Image credits: Pixabay
Weekly Roundups

CRE Fines Iberdrola for Self-Supply Contracts

By María José Goytia | Wed, 06/01/2022 - 17:47

CRE fines Iberdrola with the highest fine in the history of the energy sector. Meanwhile, despite negotiations with US companies, President López Obrador keeps pushing for contract cancellations, arguing that the national electricity system may collapse. Furthermore, studies explore the potential of offshore wind energy in Yucatan.

Ready for more? Here is the Week in Energy!



CRE Fines Iberdrola US$466 million for Self-Supply Misconduct 

CRE fined a Nuevo Leon-based arm of Iberdrola, imposing the highest charge in the history of the Mexican energy sector. The penalty is the first concrete action taken by the López Obrador's administration against the self-supply market. The energy regulator fined Iberdrola MX$9.14 billion (US$466 million) for operating based on illegal self-supply contracts via its plant in Nuevo Leon, called Dulces Nombres. The announcement was published after the regulator’s extraordinary session past Friday, May 26. CRE considers the Spanish multinational violated the law by illegally selling electricity to its partners.


AMLO Continues Push Against Private Producers Despite Dialogs

Meetings continue between President López Obrador and the US Ambassador to Mexico, Ken Salazar, to discuss investment possibilities in the Mexican energy sector. For the past few weeks, the public functionaries have negotiated with US companies that hold concessions in Mexico, aiming to reach agreements to avoid lawsuits and meet the USMCA’s provisions. Nevertheless, even though the negotiations continue, López Obrador continues his efforts to revise private energy contracts.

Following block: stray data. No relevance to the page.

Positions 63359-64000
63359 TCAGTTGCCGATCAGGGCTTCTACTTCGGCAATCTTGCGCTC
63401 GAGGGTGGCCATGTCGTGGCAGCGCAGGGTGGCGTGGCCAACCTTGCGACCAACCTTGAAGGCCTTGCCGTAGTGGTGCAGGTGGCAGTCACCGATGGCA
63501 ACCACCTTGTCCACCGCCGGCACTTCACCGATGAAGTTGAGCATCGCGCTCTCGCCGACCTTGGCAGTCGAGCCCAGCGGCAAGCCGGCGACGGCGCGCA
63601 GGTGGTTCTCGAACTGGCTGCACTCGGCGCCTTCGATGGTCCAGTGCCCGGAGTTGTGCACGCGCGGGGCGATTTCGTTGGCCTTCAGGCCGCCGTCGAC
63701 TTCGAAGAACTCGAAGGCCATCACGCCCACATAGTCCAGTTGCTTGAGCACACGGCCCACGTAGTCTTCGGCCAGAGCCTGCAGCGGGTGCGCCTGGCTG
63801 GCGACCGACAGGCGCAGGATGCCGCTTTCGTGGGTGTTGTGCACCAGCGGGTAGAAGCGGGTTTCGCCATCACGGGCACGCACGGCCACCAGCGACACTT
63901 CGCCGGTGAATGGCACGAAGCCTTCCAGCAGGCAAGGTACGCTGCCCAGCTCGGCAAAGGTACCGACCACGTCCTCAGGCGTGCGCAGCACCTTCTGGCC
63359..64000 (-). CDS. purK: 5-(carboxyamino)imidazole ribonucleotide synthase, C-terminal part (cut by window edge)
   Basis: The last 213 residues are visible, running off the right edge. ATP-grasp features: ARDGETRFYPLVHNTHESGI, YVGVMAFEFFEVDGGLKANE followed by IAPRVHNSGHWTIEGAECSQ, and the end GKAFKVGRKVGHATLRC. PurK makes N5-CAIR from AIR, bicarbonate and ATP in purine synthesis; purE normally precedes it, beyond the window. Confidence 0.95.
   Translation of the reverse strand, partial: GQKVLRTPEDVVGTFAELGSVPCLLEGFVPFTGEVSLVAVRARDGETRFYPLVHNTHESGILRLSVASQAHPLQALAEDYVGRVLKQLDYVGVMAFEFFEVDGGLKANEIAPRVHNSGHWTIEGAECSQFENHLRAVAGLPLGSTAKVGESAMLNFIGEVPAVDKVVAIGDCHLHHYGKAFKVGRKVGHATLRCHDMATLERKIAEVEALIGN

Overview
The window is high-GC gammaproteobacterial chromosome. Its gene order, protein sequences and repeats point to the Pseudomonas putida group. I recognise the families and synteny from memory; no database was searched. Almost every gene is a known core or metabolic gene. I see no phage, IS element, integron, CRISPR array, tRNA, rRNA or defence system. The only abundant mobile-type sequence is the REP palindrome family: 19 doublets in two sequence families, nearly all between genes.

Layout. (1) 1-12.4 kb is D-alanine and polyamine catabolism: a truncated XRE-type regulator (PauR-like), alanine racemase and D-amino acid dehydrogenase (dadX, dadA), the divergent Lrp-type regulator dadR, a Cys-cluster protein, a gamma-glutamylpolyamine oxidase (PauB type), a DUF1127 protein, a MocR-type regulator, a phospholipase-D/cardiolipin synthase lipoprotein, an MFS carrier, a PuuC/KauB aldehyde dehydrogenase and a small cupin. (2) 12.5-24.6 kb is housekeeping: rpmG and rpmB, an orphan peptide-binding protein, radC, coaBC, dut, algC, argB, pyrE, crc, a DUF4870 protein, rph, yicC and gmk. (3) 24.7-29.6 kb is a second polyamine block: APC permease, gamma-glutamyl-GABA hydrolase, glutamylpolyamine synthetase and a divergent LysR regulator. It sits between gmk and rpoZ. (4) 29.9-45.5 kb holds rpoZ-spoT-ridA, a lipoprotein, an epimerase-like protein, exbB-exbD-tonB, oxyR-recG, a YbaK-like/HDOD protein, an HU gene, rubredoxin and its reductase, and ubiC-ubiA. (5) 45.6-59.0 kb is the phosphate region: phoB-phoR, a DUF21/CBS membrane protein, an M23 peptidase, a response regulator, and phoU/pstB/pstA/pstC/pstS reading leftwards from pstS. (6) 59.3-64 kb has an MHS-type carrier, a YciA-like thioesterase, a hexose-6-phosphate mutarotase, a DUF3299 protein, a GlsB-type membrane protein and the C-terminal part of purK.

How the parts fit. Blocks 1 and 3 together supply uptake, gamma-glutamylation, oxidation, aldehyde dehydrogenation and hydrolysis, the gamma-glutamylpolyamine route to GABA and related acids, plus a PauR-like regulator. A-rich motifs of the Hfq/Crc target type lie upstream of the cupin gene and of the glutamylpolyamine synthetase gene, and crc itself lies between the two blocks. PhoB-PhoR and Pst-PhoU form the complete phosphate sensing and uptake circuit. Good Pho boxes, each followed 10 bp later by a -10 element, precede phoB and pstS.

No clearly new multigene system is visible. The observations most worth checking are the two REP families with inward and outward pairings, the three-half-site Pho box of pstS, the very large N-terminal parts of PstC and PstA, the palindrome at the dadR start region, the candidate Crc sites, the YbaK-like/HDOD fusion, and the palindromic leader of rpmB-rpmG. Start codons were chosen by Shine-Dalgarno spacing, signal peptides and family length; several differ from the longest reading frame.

Mexico Has Potential for Offshore Wind Energy in Yucatan

While Mexico focuses on fossil fuels, an unused opportunity for renewable generation is left on the table in Yucatan. The peninsula’s potential is enormous: the region's winds, which reach great distances out in sea, are ranked among the strongest in the world. Meanwhile, the low intensity swell allows for easy maintenance operations. Some challenges for offshore wind are the investment in underwater transmission lines and technology required to mitigate environmental impact. However, the possibility should be explored, as it could launch Mexico as a wind power producer leader.


New Hydroelectric Power Plants in Sinaloa to Start Operation in 2024

During his tour of Sinaloa, President López Obrador informed that the Picachos and Santa Maria dams will start operations in Dec. 2023 and will begin producing electricity in March 2024. The new infrastructure works are part of the government's strategy to strengthen CFE's electricity generation capacity through the modernization and construction of new hydroelectric plants.


Puebla Has Materialized US$1 Billion In Clean Energy Projects 

The Energy Committee of the National Chamber of the Transformation Industry (CANACINTRA) has identified 10 projects for clean energy generation. Five of the projects received investment from Spain, Italy and the United States. The other half of the projects use Mexican funding.


CRE Grants New Power Generation Permit  

The CRE approved a permit to generate electricity to the oil company Hokchi Energy, which applied for the permit in Dec. 2020 to generate electricity using natural gas at its a 27MW facility in Tabasco. Hokchi was the first private oil and gas operator in Mexico to receive authorization to execute the development plan for the Hokchi field, located in the Gulf of Mexico, after the approval of the energy reform of former President Enrique Peña Nieto.

The data used in this article was sourced from:  
Nexos, Milenio, El Economista, El Financiero, Mexico Business News
Photo by:   Pixabay
María José Goytia María José Goytia Journalist and Industry Analyst